COMMENTARY: What It’s Like to ‘Run’ With Beto O’Rourke

Beto O’Rourke in San Antonio on Sunday, March 11. (Photo by Rocío Guenther)

SAN ANTONIO, TEXAS — I woke up groggy to the sound of my alarm and let out a groan when I realized I had already lost an extra hour of sleep due to daylight savings. The time? 6:45 a.m. on a Sunday, a day when I usually enjoy sleeping in. But I mustered up the courage, put on some running shoes, and drove to the Flood Control Tunnel Inlet Park on East Josephine St. when it was still dark out. All of it just so I could run alongside a guy named Beto O’Rourke, a Democrat Congressman from El Paso who is challenging Republican Ted Cruz for the U.S. Senate.

And I wasn’t alone. Around 200 other San Antonians also decided that this was all worth it—just to get to know O’Rourke and hear him speak about his vision for Texas. As we all gathered in the dark at 7:30 a.m., a tall man with thin legs, ashy hair, and a green t-shirt walked up the path as everyone circled him amid camera flashes.

“Good morning; ready to run?” O’Rourke told a few children lined up to meet him. Applause filled the air, a kind of fervor you hear of when presidential candidates visit. Fueled by donuts, Twinkies, and cheap coffee, O’Rourke has been getting little sleep and traveling all across Texas to hold town halls that have drawn crowds in even some of the most conservative enclaves.

“Thank you for getting up this early, especially after losing an hour,” he told hundreds of experienced runners Sunday, who were joined by curious Texans on bikes, families pushing strollers with babies, and even dog owners who brought their pets to run alongside them. “It doesn’t matter if you’re a Republican, an independent, where you came from or who you love… we just care that you are here and we want to work together to do something better for this state.”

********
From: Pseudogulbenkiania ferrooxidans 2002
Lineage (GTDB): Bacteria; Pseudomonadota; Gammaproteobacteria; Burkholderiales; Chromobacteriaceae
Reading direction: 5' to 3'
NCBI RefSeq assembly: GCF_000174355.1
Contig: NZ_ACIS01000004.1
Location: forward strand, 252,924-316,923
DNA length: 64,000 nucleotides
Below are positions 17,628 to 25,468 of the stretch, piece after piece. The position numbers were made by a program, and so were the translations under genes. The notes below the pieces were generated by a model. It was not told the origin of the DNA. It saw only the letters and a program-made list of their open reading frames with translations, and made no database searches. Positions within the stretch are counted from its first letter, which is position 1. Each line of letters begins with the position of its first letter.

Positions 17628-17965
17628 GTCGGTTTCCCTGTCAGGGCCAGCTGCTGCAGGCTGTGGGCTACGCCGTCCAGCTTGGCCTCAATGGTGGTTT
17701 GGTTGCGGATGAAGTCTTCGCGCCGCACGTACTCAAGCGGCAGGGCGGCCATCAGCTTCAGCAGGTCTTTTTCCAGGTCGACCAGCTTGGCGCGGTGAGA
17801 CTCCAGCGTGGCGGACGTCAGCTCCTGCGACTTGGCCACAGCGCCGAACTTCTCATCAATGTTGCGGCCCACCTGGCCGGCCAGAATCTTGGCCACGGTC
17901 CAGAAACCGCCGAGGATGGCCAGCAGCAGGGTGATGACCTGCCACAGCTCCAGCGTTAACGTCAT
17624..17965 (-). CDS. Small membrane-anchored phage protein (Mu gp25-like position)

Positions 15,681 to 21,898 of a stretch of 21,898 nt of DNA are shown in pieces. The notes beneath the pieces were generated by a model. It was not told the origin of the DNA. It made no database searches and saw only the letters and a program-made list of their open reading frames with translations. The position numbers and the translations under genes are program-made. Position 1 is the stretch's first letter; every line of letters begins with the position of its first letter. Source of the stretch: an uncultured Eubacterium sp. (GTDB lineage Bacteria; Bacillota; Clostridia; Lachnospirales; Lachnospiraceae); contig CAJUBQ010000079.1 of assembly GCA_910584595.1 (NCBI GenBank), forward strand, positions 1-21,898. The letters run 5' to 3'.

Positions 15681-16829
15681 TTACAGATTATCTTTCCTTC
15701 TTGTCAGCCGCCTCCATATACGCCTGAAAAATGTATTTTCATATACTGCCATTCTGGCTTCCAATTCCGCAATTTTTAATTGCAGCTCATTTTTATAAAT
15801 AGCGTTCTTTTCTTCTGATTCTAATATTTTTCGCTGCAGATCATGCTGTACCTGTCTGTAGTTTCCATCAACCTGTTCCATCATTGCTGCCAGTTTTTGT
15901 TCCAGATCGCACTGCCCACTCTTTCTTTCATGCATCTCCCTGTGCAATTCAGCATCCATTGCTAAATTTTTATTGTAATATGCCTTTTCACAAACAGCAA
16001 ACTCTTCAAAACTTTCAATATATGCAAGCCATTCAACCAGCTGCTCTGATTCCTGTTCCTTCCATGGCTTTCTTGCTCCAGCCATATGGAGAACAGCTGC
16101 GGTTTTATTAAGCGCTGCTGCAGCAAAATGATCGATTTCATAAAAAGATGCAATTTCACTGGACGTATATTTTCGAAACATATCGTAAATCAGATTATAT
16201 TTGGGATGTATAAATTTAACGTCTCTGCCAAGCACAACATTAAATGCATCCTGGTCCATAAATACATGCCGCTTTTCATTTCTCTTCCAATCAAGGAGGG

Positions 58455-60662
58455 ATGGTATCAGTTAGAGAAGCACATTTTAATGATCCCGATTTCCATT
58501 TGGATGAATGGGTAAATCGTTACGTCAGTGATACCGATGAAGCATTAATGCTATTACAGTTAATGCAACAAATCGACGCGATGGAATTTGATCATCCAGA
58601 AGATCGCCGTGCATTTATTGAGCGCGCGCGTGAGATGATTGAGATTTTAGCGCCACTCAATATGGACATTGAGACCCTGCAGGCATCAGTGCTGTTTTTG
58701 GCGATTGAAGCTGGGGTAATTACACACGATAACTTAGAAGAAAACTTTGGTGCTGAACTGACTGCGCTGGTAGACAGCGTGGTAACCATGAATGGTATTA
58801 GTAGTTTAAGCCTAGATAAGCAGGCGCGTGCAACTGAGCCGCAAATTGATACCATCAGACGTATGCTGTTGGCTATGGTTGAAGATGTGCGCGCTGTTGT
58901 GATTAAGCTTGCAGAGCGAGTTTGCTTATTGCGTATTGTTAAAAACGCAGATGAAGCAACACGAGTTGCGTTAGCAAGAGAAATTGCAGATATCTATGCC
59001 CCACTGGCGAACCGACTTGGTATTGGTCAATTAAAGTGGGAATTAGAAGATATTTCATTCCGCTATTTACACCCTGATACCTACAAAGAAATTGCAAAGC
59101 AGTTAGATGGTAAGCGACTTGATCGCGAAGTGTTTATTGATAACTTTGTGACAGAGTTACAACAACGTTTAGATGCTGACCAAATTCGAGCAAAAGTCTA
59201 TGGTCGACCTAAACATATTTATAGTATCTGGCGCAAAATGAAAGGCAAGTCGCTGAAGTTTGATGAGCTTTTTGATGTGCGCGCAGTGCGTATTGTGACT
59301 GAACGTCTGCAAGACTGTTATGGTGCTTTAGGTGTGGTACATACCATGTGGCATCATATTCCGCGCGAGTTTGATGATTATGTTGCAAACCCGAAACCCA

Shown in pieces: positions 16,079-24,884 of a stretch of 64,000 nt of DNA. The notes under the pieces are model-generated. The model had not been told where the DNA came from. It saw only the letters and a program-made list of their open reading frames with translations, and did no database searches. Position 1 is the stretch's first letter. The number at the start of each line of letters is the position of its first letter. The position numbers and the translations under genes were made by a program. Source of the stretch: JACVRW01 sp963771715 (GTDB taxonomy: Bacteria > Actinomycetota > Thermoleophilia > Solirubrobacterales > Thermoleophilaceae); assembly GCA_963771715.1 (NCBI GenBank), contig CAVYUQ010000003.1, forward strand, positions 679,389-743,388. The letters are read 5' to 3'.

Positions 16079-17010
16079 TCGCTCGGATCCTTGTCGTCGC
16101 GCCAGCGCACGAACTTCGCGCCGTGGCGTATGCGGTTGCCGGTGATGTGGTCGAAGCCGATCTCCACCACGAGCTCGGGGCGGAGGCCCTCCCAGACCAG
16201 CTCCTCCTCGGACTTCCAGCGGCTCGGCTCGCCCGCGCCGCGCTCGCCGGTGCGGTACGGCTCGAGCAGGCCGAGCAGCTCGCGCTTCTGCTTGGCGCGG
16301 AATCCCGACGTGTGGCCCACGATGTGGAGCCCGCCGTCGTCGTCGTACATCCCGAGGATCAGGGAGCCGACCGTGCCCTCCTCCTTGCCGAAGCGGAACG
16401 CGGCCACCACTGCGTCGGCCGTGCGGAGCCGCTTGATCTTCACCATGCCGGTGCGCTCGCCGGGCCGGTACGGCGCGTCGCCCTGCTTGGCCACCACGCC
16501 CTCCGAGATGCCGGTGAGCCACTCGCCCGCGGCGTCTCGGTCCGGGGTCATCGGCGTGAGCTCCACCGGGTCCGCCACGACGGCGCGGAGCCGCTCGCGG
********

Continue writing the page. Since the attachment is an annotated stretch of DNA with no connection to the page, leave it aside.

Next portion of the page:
(Photo by Rocío Guenther)

As we started the jog en masse and began to run toward the Alamo in downtown San Antonio, Beto moved about seamlessly, holding conversations with multiple people while we all funneled through the paths on the Museum Reach that line the River Walk. The pace was perfect to hold conversation with the eager voters who came to tell O’Rourke their concerns.

“We’re not running against anyone and we don’t even mention anyone else’s name,” O’Rourke said to one runner as beads of sweat dripped along his forehead. “We are running for the big ambitious, positive things.” Not once did he mention his opponent by name.

While O’Rourke claimed the Democratic primary over two opponents earlier this week, his margin was less than expected. For over two decades, Texans haven’t elected a Democrat to statewide office. He’s got a long race to run come the general election in November, but he’s definitely giving Cruz a run for his money. O’Rourke has visited more than 200 of Texas’ 254 counties and his impressive fundraising has shown he’s a relentless campaigner. Only time will tell if it’s enough to overcome a majority red state, but there’s no denying he’s amping up the conversation.

His nickname “Beto” is the Spanish-language nickname for Robert, and the way O’Rourke, 45, has chosen to best identify himself. His opponent, whose real name is actually Rafael but chooses to go by “Ted,” has accused him of pandering to Latinos even though O’Rourke has used the nickname since he was a child. O’Rourke is not Latino, but his family has lived in the El Paso area for four generations.

Mid-run, I decided to greet O’Rourke and test his foreign language skills. “Hola, Beto,” I said. “Buenos días,” he responded in almost perfect Spanish. “Gracias por estar aquí.” He sounded sincere and authentic, like someone who understood El Paso and its history. Beto has run binational 10K races that start from downtown El Paso, wind down through the community, and pass through bridges that take runners into to Ciudad Juárez, Mexico. Around three million people from these two border cities make up the largest binational community in the hemisphere, O’Rourke said.

(Photo by Rocío Guenther)

As breathless joggers finally made it to the pit stop at the Alamo, O’Rourke took questions during an impromptu town hall and made sure to highlight the importance of trade with Mexico and other countries. He mentioned the anger Americans feel toward China for “dumping steel below cost” in the U.S. but said we should fight the problem not by imposing taxes on other countries.